The Canonical Kernel Team is abandoning its update cadence in favor of a four-week cycle, and will add an additional update every two weeks for the most urgent fixes.
A move to a four-week cycle with a midpoint update will result in regular upstream stable updates, including security patches, bug fixes, and feature requests coming every four weeks. Critical fixes that can’t wait will arrive on a two-week cadence.
In the past, the Canonical team worked to a three-week kernel update cycle. This, according to Kleber Souza, Linux kernel engineering manager at Canonical, made for reasonable responsiveness but was “prone to interruptions from urgent CVEs, urgent customer requests and regressions found in -updates or during testing.”
The result was that the cycle tended to be extended, and delivering CVE fixes promptly was challenging.
Souza noted that OEM kernels would follow a more flexible schedule in terms of their deadlines for the acceptance of new patches.
Ubuntu is one of the most popular Linux distributions, and the changes will interest engineers charged with maintaining fleets of hardware running the operating system - on-premises or in the cloud - in light of the pace of vulnerability discovery and patching.
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The vulnerability in the OverlayFS module used in Ubuntu was documented in CVE-2023-2640 and CVE-2023-32629 and was exclusive to the operating system following changes made by the Canonical team in 2018.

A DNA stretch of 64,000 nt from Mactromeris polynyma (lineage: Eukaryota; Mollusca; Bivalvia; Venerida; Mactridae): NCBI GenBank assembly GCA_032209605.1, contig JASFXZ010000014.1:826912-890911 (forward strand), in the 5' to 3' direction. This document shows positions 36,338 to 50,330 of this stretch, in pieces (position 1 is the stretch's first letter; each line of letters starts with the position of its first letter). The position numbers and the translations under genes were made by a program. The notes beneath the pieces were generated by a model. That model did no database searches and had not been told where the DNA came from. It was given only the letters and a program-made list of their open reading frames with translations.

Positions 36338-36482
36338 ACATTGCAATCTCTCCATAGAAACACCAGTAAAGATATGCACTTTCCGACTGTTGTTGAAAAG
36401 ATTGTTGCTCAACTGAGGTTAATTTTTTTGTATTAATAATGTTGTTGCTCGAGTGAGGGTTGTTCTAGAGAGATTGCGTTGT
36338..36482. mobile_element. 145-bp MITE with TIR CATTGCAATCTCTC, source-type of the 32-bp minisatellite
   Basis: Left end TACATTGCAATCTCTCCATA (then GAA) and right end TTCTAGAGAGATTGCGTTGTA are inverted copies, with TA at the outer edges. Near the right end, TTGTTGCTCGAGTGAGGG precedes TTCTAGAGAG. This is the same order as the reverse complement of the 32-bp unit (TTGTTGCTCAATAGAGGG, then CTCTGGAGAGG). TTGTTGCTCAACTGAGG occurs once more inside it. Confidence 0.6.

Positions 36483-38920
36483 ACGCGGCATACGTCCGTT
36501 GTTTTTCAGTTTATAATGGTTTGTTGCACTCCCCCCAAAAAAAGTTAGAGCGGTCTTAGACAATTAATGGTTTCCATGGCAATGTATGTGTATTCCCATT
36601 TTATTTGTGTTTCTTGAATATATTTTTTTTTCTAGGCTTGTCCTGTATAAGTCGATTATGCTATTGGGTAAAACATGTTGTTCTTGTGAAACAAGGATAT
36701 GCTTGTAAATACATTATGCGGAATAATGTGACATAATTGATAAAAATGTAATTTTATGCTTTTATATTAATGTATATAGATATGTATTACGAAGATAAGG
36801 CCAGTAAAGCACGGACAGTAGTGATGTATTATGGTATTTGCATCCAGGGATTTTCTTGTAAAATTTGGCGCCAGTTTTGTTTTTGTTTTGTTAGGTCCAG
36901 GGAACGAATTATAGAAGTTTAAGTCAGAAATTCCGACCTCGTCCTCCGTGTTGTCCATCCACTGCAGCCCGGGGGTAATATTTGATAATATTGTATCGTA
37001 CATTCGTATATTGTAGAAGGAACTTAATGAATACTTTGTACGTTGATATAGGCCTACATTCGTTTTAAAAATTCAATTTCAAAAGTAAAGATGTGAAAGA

CVE-2023-2640 permits an unprivileged user to set privileged extended attributes on mounted files. CVE-2023-32629 is a local privilege escalation vulnerability where permission checks are skipped.
Those changes only became an issue in 2020 when a security vulnerability patched in the Linux kernel did not make it into Ubuntu due to the earlier changes.
One report stated that the vulnerability could affect 40% of Ubuntu cloud workloads. Ubuntu fixed the vulnerabilities on 24 July 2023, and users were instructed to update their kernels.
With the revised cycle schedule, Souza said: “The Canonical Kernel Team is expecting to deliver more predictable updates with quicker turnaround for time-sensitive fixes”.
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Richard Speed is an expert in databases, DevOps and IT regulations and governance. He was previously a Staff Writer for ITPro, CloudPro and ChannelPro, before going freelance. He first joined Future in 2023 having worked as a reporter for The Register. He has also attended numerous domestic and international events, including Microsoft's Build and Ignite conferences and both US and EU KubeCons.
Prior to joining The Register, he spent a number of years working in IT in the pharmaceutical and financial sectors.